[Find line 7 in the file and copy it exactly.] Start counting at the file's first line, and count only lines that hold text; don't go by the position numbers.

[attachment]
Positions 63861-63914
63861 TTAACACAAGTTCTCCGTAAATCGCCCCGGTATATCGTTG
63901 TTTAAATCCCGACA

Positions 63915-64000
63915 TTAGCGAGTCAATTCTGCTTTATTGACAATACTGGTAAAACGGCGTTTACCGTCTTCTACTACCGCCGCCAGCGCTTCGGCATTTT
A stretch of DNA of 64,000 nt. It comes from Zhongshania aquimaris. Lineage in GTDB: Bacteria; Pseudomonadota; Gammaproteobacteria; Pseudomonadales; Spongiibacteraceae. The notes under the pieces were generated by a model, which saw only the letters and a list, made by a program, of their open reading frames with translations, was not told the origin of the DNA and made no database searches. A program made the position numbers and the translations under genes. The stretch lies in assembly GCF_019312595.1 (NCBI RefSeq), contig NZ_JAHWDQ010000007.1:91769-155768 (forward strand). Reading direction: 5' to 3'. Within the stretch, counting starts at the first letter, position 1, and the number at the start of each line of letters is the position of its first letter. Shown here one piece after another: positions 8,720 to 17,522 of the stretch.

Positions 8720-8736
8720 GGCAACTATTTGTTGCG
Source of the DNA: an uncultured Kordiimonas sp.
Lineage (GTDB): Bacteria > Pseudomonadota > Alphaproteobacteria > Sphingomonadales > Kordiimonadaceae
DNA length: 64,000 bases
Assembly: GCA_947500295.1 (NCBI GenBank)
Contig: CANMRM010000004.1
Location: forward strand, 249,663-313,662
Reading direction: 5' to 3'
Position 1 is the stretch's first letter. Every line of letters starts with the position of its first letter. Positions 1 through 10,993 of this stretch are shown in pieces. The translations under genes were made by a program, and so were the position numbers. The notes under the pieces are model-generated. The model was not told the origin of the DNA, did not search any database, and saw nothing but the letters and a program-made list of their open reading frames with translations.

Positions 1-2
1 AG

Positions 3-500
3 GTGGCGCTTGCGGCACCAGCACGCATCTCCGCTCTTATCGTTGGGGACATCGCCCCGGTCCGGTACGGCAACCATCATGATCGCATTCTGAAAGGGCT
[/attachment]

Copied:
Positions 8720-8736